New Review: Shirlee Busbee’s DECEIVE NOT MY HEART – A Case of Mistaken Identity and an Intriguing Love Story from old Louisiana—and a Bodice Ripper!

Originally published in 1984 and updated for the eBook version, this is a classic romance from a great historical romance author.

Set in New Orleans and environs beginning in 1799, this is the story of 16-year-old Leonie Saint-Andre, whose only living parent is a gambling grandfather who has impoverished their family’s plantation. Knowing he does not have long to live, her grandfather decides to take care of Leonie’s future by finding her a wealthy husband. Unfortunately, the man he picks, Morgan Slade, is a bitter man whose first wife married him for his money and then left him for another. And what Leonie’s grandfather does not know is that Morgan has a look alike cousin who, unbeknownst to Morgan, has assumed his identity in order to wed Leonie to steal her dowry.

Busbee has done her research and the history of Louisiana in the late 18th century is vividly portrayed. It was a time of plantations and the French creole families; and it was a time of dramatic change. Originally claimed by Spain, Louisiana was also claimed by France, and in 1803 most of it was acquired by America.

The plot has many twists and turns, and while the reader knows what is going on, the characters don’t. Lots of sexual tension and angst here as Leonie is deceived, yet she rises as a courageous heroine to triumph in the end. I recommend it.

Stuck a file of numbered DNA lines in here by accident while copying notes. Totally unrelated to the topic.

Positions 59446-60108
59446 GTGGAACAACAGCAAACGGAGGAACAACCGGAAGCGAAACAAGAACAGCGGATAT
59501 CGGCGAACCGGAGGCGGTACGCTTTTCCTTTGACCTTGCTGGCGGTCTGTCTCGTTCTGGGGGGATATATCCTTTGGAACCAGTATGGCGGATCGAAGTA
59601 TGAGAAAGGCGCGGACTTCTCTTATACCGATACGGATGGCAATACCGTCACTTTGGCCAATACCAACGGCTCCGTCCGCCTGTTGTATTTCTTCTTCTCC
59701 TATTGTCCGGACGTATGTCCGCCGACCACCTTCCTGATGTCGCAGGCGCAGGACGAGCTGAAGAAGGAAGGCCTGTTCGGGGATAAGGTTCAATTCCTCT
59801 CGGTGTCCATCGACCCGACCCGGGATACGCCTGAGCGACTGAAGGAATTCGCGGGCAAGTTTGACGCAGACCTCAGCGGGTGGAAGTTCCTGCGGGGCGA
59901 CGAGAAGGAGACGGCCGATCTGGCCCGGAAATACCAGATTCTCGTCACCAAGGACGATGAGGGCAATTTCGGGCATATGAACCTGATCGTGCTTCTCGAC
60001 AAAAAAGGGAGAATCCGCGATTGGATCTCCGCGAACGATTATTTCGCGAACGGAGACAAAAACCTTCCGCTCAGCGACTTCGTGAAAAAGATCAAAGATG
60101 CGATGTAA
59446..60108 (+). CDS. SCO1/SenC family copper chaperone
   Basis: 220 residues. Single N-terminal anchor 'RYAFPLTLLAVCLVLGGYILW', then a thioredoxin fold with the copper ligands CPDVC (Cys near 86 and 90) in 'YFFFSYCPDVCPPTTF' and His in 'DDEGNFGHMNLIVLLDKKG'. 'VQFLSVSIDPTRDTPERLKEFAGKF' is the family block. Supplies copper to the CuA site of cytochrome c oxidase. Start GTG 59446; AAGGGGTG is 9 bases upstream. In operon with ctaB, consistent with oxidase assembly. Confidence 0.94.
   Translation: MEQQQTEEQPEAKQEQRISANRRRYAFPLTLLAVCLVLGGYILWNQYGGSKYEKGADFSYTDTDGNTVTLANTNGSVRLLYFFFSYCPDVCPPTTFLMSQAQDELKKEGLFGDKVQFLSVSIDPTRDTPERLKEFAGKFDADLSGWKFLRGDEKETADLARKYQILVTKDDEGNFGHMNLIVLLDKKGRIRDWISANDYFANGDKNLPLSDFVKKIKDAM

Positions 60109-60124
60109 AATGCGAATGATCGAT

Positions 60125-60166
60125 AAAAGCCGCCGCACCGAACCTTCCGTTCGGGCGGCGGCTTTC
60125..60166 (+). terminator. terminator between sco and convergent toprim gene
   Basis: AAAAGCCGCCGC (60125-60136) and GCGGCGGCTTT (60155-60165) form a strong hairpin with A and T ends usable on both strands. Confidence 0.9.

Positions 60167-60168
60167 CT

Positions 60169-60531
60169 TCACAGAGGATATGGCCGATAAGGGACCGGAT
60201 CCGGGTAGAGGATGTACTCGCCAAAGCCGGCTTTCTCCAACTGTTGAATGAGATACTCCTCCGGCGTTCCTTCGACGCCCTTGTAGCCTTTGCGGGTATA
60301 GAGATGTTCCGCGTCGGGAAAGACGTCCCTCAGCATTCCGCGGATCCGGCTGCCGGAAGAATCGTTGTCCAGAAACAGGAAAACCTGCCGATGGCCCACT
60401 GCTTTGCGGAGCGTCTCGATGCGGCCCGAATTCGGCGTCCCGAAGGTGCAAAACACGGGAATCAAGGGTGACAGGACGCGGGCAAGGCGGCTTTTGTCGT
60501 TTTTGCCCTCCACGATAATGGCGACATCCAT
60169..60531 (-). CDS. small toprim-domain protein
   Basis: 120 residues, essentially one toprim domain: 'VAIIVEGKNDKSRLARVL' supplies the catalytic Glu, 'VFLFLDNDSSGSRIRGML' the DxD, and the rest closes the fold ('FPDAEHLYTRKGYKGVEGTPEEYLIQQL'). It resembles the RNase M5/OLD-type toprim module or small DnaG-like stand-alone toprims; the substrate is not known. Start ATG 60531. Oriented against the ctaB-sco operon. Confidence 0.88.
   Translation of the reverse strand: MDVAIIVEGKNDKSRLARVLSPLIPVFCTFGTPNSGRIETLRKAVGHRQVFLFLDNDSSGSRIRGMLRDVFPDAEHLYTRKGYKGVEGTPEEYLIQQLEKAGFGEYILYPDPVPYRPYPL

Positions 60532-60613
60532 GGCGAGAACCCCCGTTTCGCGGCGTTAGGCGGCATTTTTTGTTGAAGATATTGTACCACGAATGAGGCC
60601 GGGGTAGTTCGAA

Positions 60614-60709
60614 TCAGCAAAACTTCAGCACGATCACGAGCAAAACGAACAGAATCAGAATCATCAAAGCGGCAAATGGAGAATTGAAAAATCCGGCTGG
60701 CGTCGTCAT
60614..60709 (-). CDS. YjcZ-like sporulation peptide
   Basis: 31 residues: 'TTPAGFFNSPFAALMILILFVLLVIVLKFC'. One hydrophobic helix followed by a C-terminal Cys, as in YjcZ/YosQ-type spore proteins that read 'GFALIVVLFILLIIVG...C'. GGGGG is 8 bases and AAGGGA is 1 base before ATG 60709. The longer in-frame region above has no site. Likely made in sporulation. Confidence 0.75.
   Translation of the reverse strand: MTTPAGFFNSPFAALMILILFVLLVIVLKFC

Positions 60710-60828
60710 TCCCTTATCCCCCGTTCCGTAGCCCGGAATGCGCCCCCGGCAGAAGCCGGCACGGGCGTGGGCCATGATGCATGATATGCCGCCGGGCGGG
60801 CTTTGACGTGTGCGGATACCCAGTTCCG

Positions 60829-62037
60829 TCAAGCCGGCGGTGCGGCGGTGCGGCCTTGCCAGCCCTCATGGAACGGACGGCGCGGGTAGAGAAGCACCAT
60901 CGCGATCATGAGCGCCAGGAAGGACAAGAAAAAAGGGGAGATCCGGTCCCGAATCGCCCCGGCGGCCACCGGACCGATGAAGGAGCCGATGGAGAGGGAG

Tuesday, September 9, 2014

New Review: Cordia Byers’ CALLISTA – Suspenseful Bodice Ripper set in 19th Century Georgia

Set in the mid 1800s aboard a ship and then in Georgia, this is the story of Callista Drummond and the English aristocrat, now sea captain, Corbin Wolfram Gainsbough (the latter name only showing up briefly).

When, to save their fortune, her aunt betroths her to the old and cruel Lord Condor, being the half Scot, half gypsy that she is, Callista decides to find her way back home to Scotland and to her father’s keep, Tantallon. Disguising herself as a lad, she gets lucky and is befriended by the first mate of the ship Peregrine captained by the stern Corbin Wolfram. She hires on as a cabin boy, but forgot to ask where they were sailing. Instead of Scotland, the ship is headed to Savannah, Georgia.

Corbin Wolfram is basically a bastard for most of the book, forcing a seduction, then dumping her on his first mate, then beating her, then forcing her to be his whore “for six months.” (No mention is made of what happens should she become pregnant). So, right there I’m thinking, to redeem himself, this guy is going to have to grovel big time. And so he will.

Of course, she could have left him at any time, but she “gave him her word” and it takes her a while to figure out one should not make promises to such a man. When she finally does leave him, she heads to the Georgia gold fields, led by a vision she had of her father digging in red earth in America.

Byers tells the tale well, as she always does. The story kept me turning pages late into the night. So, for all the negative things I said about the hero, it is a page-turner. Callista is, in most ways, a courageous and clever girl. You want her to succeed (and you want Corbin to drop into the sea, no matter he had a difficult childhood or his mother wasn’t perfect, or a certain Lord Condor destroyed his family—yes, there is that coincidence). If you don’t like it when the hero sleeps with other women, you’ll like it even less when the heroine sleeps with another man. Just know this one is a bit different.

The storms at sea are vividly portrayed and there are some wonderful secondary characters. All in all, if you like bodice rippers, this is a great one.

Sunday, September 7, 2014

New Review: Brenda Joyce’s DARK FIRES - Superb Victorian Bodice Ripper

This is another truly superb romance by Brenda Joyce.